It has 6 late-stage studies underway, with FDA designated fast-track status in place for melanoma, lung cancer and kidney cancer. If the data continues to support the early results, Bristol-Myers will have a major new therapy in its portfolio.
The blockbuster Yervoy disables an immune system brake called CTLA-4, but it shrinks tumors in only about 10 percent of patients. Even though the effect in that small percentage of patients can be long-lasting and highly effective, that still leaves an urgent need for new drugs for patients with advanced melanoma.
Roche (OTCQX:RHHBY) targets PD-L1, which the company believes may be a safer approach. Early data from a small study showed that investigators could use the maximum dose safely, making this a strong candidate in mid-stage studies.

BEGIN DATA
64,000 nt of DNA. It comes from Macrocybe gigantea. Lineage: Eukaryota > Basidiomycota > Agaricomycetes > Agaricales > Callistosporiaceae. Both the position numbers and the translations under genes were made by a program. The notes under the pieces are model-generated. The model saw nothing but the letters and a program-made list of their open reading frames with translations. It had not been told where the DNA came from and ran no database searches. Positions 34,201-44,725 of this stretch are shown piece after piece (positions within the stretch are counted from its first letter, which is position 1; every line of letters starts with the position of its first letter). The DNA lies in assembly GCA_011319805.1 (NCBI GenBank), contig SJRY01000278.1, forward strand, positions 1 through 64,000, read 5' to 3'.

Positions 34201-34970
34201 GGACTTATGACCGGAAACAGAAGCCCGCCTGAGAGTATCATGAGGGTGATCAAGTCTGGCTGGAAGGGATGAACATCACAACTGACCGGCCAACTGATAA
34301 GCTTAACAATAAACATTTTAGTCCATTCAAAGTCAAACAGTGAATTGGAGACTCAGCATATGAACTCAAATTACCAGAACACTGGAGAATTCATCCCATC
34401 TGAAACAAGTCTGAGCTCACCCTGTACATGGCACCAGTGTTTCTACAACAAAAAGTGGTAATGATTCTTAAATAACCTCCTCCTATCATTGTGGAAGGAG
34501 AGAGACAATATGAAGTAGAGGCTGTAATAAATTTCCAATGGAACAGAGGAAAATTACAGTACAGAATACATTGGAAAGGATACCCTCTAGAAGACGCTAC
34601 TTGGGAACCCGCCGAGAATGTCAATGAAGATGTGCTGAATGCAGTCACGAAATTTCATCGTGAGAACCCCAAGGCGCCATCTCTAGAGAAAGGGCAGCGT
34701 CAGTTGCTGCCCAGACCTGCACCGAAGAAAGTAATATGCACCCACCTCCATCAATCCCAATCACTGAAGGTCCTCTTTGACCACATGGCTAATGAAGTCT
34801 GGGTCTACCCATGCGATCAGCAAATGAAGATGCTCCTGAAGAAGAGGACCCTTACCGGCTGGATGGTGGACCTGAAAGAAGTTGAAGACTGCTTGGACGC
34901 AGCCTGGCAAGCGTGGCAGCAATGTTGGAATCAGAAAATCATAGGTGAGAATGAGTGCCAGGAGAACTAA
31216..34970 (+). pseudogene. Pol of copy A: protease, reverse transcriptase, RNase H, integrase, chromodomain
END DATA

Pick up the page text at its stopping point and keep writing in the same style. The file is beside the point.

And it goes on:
Roche’s compound is known as MPDL3280A, developed by its Genentech subsidiary. Overall, tumors in 29 patients, or 21 percent, responded to the drug in an early trial.
In the future it may be possible to test tumors for the presence of PD-L1, and use the drugs mainly for those patients, where it is expected to work more effectively.
Roche is also in a hurry, it recently rushed the drug into Phase 3.
Bristol’s nivolumab, and Merck’s lambrolizumab are antibodies that bind to PD-1, while Roche’s drug binds to PD-L1. It is not clear yet which approach is better.
The key is the interaction between the PD-1 (programmed death) protein and PD-L1 (programmed death ligand) protein that allows cancer cells to escape and multiply.
By giving a patient the correct antibody protein to block either the PD-1 or PD-L1 from interacting, the immune system will destroy the cancer cells.